Project partners IMTBS spoke to Jean-Jacques Cousineau, Regional Delegate at Les scop et, about how academia, industry and government can work together on bolstering the image of the regenerative economy as a viable, lucrative and life-sustaining alternative to our current extractive economy.


At the local level, community organisations have played a key role in integrating a number of local societal actors into collaborative projects. These projects, link consumers, suppliers, public actors, and disadvantaged communities, among others, to address social challenges with aims that go beyond solely profit. It is within this system that the regenerative economy begins to appear. According to Cousineau, two different but interconnected aspects play key roles in the regenerative economy.


The first is developing an economy not solely focused on profits, and the second is rethinking how we produce and consume as a society. In combining these two ideas, there is great market potential and an opportunity to create a more virtuous economy. This rethinking also requires new forms of production and distribution, starting with the distribution of wealth resulting from technologically-induced productivity gains. This rethinking must also take place at the European level as well and discussions must account for the competencies of each country.


The process of beginning the economic shift in many ways begins at the university level. It is within higher education institutions (HEIs) that knowledge and ideas can begin to demonstrate effectiveness. In the case of the regenerative economy, the research that HEIs produce can demonstrate that the regenerative economy is not only beneficial to individuals in theory but can also be financially sustainable in practice. Education on these matters impacts both society as a whole, through the education of young people about the existence of alternative economic models, and industry by demonstrating to business owners that this model can still be profitable for them. The connection between HEIs and the private sector is crucial as companies can gain access to both knowledge and human capital in addition to training, from the provided by the HEI. The training and capital exchange can go a long way towards convincing companies of the efficacy of the regenerative economy, convincing them to adopt more regenerative business models.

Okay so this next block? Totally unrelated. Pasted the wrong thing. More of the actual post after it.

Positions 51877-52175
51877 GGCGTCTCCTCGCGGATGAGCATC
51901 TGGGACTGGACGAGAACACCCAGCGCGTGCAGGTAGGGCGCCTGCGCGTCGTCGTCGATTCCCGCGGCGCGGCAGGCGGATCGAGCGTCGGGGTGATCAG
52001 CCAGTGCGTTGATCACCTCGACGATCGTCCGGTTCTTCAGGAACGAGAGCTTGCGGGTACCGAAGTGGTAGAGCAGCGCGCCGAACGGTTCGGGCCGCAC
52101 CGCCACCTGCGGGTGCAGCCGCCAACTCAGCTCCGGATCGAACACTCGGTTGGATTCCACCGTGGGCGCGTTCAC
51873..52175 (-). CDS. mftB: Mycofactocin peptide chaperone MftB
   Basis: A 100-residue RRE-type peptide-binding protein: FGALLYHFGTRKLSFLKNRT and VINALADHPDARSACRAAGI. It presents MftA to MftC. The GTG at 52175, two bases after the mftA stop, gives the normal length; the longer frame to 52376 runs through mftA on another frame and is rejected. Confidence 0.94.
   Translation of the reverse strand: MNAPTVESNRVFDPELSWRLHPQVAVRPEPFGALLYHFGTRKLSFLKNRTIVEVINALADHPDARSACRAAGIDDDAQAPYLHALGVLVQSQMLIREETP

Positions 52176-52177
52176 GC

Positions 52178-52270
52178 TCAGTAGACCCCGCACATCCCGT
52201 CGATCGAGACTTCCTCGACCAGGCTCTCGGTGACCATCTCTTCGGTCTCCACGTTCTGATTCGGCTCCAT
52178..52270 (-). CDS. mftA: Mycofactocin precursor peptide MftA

Beyond the credibility that research gives to the regenerative economy, acceptance of such an economy must also come from governments and other public authorities. It is the responsibility of these institutions to promote the regenerative economy and encourage the media to talk about it as “something real, concrete, doable, and not at all as something marginal”, says Cousineau. This leaves companies better able to implement the changes with real political support behind them.


A theme throughout our  interview was this combination of support from three different angles (academic, industry, and government) that can help address societal resistance. By showing that there are real models that demonstrate the profitability and success of the regenerative system, it becomes clearer that the regenerative model is not just a utopic idea of communal sharing, but that there are indeed tangible benefits to be made from the system.


Author: Adeline Leroy, Institut Mines-Telecom Business School